Type 2. Others want the candidate to project strength or "toughness". Never mind if the exercise of it may be misdirected. If one wants the candidate to be tough in some ways, it may not matter if that toughness strikes at the wrong things (as long as it is not oneself). Such tastes tend to be for force and the willingness to use it, and often reflect a sense of personal or physical inadequacy.

When party leaders try to recruit candidates they usually seek someone of Type 1. But these days candidates of Type 1 are often taken to be or represent "The Establishment". Candidates of Type 2 may seem to represent "The People", even if they are less well educated than candidates of Type 1, who don't need to know anything as long as they are tough enough to find the people that do. Of course, candidates of Type 2 can seem alarming to voters who want Type 1 candidates, and vice versa. One never knows what they might do, and it is easy to imagine the worst. It may come as a surprise to them if the Type 2 candidate, if he wins, governs more like a Type 1.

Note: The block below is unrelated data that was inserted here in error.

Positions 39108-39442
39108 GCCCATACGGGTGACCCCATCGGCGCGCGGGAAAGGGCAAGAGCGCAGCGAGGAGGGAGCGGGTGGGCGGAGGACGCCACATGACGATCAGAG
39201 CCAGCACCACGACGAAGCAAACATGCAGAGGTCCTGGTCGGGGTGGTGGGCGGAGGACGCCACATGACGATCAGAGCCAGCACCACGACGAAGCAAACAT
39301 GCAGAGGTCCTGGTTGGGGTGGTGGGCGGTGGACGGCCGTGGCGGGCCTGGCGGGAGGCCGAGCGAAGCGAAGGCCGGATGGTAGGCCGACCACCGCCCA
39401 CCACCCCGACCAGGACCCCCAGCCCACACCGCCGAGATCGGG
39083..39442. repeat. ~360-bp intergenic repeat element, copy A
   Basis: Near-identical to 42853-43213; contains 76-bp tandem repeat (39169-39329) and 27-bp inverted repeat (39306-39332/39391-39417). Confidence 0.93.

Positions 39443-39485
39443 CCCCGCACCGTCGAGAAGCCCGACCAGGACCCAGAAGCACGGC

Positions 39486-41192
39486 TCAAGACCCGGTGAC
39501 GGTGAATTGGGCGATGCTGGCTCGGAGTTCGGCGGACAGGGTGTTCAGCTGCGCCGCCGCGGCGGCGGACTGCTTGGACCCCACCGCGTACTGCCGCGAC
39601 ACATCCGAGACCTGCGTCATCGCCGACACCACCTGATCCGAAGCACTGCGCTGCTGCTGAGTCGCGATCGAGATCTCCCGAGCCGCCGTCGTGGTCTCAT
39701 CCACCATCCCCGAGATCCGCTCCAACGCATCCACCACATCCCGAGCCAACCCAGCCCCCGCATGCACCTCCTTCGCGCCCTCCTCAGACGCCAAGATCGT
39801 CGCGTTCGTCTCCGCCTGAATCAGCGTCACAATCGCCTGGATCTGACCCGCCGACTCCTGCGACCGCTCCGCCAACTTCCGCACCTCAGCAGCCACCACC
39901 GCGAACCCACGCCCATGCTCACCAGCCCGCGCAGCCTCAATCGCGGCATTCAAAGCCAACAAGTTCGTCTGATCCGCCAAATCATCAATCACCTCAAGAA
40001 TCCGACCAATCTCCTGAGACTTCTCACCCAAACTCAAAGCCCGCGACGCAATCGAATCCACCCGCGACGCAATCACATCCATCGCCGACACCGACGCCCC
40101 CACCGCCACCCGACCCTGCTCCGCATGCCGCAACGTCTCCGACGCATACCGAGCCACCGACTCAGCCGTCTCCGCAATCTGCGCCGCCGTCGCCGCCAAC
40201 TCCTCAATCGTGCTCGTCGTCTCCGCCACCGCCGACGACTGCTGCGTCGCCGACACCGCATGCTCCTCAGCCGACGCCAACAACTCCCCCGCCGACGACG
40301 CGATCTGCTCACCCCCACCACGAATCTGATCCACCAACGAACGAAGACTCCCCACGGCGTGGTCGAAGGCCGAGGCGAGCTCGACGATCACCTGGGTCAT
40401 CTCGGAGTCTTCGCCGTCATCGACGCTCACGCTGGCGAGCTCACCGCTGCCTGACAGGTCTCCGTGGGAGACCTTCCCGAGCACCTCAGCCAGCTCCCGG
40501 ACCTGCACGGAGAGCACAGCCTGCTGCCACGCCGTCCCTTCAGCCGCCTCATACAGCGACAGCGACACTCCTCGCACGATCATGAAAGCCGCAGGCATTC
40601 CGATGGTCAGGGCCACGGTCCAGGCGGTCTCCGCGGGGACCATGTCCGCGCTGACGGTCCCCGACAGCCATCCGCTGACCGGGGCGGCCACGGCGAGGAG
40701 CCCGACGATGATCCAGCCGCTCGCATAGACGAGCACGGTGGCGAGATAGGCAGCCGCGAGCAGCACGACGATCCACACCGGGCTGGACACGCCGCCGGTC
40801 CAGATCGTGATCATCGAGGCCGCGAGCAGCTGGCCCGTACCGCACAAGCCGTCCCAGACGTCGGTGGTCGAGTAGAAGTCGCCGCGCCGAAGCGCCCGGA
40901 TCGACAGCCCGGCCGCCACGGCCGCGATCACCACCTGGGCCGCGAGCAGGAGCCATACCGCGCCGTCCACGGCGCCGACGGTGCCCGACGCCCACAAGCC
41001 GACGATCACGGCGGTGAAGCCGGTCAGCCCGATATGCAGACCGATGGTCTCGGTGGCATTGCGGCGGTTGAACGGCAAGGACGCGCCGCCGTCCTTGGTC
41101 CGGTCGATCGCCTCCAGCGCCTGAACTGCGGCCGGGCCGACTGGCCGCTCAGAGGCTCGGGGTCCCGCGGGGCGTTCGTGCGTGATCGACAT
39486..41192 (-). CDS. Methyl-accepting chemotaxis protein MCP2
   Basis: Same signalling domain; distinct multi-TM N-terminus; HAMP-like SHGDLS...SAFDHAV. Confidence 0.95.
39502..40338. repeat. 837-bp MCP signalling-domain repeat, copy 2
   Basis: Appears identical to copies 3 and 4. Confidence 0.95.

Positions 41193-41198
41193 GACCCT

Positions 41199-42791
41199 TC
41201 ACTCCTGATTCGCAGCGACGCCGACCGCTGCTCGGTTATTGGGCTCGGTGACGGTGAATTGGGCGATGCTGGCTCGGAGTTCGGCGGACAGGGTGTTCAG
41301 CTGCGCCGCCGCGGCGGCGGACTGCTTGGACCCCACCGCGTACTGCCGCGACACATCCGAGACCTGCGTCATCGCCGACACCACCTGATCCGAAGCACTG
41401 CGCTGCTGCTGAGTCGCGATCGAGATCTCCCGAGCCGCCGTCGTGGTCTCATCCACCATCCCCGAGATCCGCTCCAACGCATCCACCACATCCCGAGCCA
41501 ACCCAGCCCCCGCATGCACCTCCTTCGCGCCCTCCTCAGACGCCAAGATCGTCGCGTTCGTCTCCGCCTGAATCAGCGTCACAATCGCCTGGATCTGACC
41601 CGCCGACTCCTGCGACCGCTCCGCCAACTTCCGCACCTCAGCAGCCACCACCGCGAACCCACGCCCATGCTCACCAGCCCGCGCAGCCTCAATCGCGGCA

On the other hand, if Type 2s establish a pattern of winning, it also becomes more likely that they will eventually set up for a Type 2 who does fulfill the worst fears of the Type 1s.
One of the characteristics of Type 2 is a rejection of complexity, or at least of the need to address it in making decisions. This is the basis of the old maxim of politics, "If you have to explain it, you're losing." Type 2 people just want things fixed. They don't want to know how. But Type 1 people often know how complex the world is, and that there often are no simple solutions. Perhaps not any solutions at all that Type 2 people would accept. Or any experts that can tell us what to do. People in government often pretend to be more expert than they are, than anyone is. And they often don't know enough to know who the experts are, or whether there any any experts.

That leads to my proposed Epitaph for Humanity:
They were smart enough to create problems for themselves they weren't smart enough to solve.